Henry Ford was undoubtedly a successful businessman, although his business practices and social views often reflected controversially on both him personally and the Ford Motor Company. He was an avowed pacificist, and some say an anti-Semite.
When World War II broke out, and especially after the United States was attacked by Japan, he had to adjust his views. Henry Ford and his company, under the leadership of his son Edsel, joined the herculean efforts of hundreds of other American businesses to build the machinery and weapons needed to defeat the Nazis and Japanese.
Author A.J. Baime writes a compelling history of one of the most volatile and dangerous periods in world history. The story chiefly revolves around the Ford Motor Company and its participation, but also touches on other automotive giants like General Motors and Chrysler. At that time, all of the major automobile manufacturers had plants in Europe which Hitler took over as he rampaged through country after country.
I found the book fascinating, and although heavy on background history, I never felt it bogged down but rather enhanced the narrative. I especially found it interesting to read more about Edsel Ford and his leadership throughout this turbulent period. He was gravely ill and died in 1943, but the company went on to make a significant contribution to the war effort because of the groundwork he had laid. The fact that he had to contend with his father’s negativity toward him and Harry Bennett, Henry’s “resident thug,” made him a more admirable figure than I expected to find.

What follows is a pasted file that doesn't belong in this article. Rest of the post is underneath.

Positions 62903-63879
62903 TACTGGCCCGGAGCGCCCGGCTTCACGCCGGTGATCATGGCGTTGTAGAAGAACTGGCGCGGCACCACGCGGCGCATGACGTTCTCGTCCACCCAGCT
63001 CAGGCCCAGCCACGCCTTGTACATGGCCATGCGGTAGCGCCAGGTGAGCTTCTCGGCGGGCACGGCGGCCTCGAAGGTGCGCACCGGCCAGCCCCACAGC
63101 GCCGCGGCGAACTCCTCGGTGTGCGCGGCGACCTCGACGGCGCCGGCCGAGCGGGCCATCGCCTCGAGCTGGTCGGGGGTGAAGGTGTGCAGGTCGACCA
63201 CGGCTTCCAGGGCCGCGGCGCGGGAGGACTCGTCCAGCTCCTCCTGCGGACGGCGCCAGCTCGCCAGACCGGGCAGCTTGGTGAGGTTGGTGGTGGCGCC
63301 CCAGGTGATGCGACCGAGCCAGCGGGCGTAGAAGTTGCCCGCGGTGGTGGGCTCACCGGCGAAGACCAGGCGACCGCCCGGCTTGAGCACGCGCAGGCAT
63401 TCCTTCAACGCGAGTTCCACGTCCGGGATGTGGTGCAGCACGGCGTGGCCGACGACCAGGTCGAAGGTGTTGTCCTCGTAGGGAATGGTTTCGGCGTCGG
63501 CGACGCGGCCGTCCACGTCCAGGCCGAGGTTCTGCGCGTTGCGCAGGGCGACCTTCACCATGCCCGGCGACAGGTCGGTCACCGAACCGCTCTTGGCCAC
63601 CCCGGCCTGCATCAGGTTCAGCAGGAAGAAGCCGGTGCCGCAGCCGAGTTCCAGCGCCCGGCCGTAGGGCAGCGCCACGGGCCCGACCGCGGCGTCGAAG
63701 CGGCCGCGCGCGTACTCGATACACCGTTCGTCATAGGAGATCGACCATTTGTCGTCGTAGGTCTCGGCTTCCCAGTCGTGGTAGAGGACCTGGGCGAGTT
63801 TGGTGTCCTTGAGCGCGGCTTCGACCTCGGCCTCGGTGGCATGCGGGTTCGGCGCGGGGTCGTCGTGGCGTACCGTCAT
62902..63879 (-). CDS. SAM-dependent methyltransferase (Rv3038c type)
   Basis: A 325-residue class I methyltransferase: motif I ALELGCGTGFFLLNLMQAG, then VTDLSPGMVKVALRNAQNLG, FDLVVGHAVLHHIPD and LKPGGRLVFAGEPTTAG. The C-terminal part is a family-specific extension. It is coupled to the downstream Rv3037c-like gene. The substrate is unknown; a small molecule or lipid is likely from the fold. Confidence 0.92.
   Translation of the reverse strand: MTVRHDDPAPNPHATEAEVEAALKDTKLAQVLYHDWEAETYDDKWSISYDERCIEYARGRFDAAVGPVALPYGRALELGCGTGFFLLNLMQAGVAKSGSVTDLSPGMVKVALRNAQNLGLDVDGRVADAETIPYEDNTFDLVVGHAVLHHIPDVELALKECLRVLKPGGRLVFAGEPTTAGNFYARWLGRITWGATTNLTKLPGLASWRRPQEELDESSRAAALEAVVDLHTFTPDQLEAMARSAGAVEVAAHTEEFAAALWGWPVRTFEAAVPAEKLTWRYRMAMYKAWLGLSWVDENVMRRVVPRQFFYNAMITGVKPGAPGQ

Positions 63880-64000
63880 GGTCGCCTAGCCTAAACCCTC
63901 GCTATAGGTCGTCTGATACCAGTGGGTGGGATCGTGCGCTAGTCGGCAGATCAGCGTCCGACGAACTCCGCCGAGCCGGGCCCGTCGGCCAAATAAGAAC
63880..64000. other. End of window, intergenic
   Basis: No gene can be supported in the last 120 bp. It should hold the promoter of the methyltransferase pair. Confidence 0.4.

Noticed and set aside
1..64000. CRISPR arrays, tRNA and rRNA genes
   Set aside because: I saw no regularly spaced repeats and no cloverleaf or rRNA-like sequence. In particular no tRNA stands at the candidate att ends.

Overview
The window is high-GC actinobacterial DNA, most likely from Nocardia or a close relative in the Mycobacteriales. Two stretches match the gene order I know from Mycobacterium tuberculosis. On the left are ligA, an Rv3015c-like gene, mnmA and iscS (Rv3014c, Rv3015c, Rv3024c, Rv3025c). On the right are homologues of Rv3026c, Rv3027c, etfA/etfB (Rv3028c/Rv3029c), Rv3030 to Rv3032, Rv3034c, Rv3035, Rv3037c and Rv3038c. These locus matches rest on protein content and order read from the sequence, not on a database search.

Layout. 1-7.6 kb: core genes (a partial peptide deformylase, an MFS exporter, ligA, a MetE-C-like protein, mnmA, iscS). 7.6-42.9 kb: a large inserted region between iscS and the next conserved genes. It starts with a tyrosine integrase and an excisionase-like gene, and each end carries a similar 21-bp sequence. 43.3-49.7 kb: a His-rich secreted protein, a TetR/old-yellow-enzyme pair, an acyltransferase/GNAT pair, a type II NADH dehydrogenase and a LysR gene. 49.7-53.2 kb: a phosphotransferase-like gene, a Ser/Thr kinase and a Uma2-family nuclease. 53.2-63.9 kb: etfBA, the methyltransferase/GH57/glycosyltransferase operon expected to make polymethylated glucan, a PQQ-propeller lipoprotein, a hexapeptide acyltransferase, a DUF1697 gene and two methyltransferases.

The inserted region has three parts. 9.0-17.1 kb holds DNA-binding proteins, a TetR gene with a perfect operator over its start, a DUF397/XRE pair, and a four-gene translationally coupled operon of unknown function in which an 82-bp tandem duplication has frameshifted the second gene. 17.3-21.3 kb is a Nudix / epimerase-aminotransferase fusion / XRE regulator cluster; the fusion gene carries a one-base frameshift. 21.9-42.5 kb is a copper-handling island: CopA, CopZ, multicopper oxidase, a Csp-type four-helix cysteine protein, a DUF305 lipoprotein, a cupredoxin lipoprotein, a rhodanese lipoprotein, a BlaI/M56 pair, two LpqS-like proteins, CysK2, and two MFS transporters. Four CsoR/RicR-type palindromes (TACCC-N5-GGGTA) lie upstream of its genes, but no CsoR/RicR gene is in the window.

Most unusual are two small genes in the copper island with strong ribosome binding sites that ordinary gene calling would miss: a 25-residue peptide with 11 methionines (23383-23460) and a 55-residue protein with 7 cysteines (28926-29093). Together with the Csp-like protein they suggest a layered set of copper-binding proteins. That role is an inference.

After having boasted they could build a bomber an hour, the Ford Motor Company struggled to meet quotas at the beginning but by the end of the war, they were churning out well over three hundred B-24 Liberators a month, earning them the Army-Navy Excellence flag. During that period, automotive advertisements touted contributions to the war effort, rather than the latest model (car manufacturing was, for the most part, put on hold).
It was truly eye-opening to read how a nation that had been mired in the Great Depression for years suddenly rose up and met the challenge of arming the nation and its allies to achieve victory. Anyone interested in World War II history or automotive history will find this a worthwhile read.
NOTE: Earlier this year I wrote a series on Henry Ford, founder of the Ford Motor Company (Part One, Part Two, Part Three), as well as a two-part series on Fordlandia (Part One, Part Two), his Amazonian utopian experiment.
Have a GREAT day . . . someday it will be HISTORY!
© Sharon Hall (Digging History), 2014.